Ecommerce marketing is a tricky subject. While it’s not difficult in and of itself to do, there are a lot of different options and moving parts to be concerned with.
And for someone who’s just starting out, it can be overwhelming.
But out of all the things you could focus on to create a real ecommerce marketing strategy, there are three main pillars that you should attack first. From there, you can build outward onto other channels.
Today, I’m going to show you how to build that foundation so you can start your ecommerce marketing off on the right foot.
Table of Contents:
What is Ecommerce Marketing?
Ecommerce marketing is when you implement strategies to promote and raise awareness around your online store and brand through digital channels.
The ecommerce market is nothing but colossal, and it’s heavily saturated. In order to get a piece of that pie, you have to think about drawing in as many customers as possible, and you have to get creative.
We live in an omnichannel world, where customers pass through several touchpoints of contact with your brand before they purchase.
Think about it, in the online world, a customer can’t just drive by and notice your online store. They can’t just pop in and check it out on a whim. You have to do something active to bring your customers in.
With ecommerce marketing, you can use several different channels to reach your customers where they are all the time. There are a variety of ways you can market your online store, and most of these strategies are inter-connected.
In this post I’m going to dive into different strategies you can use in conjunction with one-another to create a 360 degree ecommerce marketing strategy.
How to Build an Ecommerce Marketing Strategy
Before we jump in, I want to make one thing abundantly clear.
You can’t do everything. Nor should you.
If you’re just starting off with ecommerce marketing, it’s important to first build a solid foundation and then build on to that bit by bit. Otherwise, if your central strategy isn’t rock-solid, everything will crumble around you in time.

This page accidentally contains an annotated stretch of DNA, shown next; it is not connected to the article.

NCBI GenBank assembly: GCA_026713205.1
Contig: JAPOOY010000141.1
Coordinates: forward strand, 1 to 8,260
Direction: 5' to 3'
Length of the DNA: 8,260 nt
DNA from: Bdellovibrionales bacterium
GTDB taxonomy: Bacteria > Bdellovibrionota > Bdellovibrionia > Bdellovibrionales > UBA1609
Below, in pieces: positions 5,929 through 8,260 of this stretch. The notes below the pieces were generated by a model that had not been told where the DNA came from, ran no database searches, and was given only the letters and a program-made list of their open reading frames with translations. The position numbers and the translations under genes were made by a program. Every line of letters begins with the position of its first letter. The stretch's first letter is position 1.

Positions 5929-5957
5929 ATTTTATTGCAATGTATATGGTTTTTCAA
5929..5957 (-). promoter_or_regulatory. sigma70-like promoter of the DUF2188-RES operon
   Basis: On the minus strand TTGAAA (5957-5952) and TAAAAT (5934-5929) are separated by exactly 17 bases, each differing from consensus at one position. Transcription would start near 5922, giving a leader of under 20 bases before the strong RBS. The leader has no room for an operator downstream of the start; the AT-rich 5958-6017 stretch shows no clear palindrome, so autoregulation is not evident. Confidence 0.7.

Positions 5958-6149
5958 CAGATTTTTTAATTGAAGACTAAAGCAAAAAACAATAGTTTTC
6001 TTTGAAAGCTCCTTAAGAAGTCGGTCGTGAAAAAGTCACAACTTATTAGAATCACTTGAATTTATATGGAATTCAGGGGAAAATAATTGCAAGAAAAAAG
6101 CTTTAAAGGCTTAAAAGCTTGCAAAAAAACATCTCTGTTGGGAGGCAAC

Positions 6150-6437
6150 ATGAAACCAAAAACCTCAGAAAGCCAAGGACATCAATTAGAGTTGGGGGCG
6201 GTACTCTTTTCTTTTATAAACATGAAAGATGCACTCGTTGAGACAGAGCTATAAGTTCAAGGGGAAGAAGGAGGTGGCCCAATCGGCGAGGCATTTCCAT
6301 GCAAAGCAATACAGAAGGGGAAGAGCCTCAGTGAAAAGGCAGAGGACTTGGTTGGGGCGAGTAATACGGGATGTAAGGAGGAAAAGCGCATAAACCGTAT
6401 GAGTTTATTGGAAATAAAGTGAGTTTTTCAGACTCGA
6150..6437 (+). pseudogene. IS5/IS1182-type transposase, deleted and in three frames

When you’re building a foundation for your ecommerce marketing strategy, there are three questions you want to ask, and ideally, answer:
- Who is my customer?
- What need do I fulfill?
- What channels do I need to use to reach my customers?
There are obviously a lot more details to think about, but your customer should be at the heart of your marketing strategy. Centering everything you create and communicate should be centered around who your customer is, what they need, and where they are.
Who is My Customer?
When you start off creating a great ecommerce marketing strategy, you have to put a face and a name to your customer.
But you’re not going to go out and snap a photo of your customer. You want to create a figurehead that represents your customer. Use the data you have around your market and your customer and write up a quick persona on who that customer is.
Meet Brie, the Businesswoman:
This is just a mockup of what a customer persona might look like. I created this as an example for a merchant that might sell
- Include any information that might be relevant about your customer:
- Give them a name- something you can think about easily when you’re writing
- Job and occupation
- Likes, hobbies, interests, values, etc
- Demographic information: age, gender, location, revenue, family situation, etc
- What they want/need (what you solve for them)
- The message that your brand offers to this customer
The idea behind creating a marketing persona like this is to keep Brie in mind when you’re creating content or writing social messages.
What is she going to want to hear? How should your tone reflect your brand in such a way that it speaks to her? How does she speak and how can you mimic that to resonate better with her?
Creating a persona like this will help you write an ultra personalized message that’s going to be relevant to your customer. You can even write as if you are having a conversation with her.
Keep this marketing persona at the forefront of your strategy, it’s going to help you as we dive into more complex subjects.
What Need/Want Do I Fulfill for My Customer?
Now that you know who your customer is, you can determine how your brand and your products fulfill their wants and needs.
For example, I’ve created Brie for an online fashion merchant. As part of this ecommerce marketing strategy, I would then respond to how these clothes respond to Brie’s needs.
For example, Brie needs to be able to transition from day to night easily. So I would respond that our brand has many easily transitional pieces that work well in the office or for after-work drinks.
Think about what your customers need and how you respond to that need. Now you have the entire basis for your content marketing strategy. We’ll get into that in just a moment.
What Channels Do My Customers Use?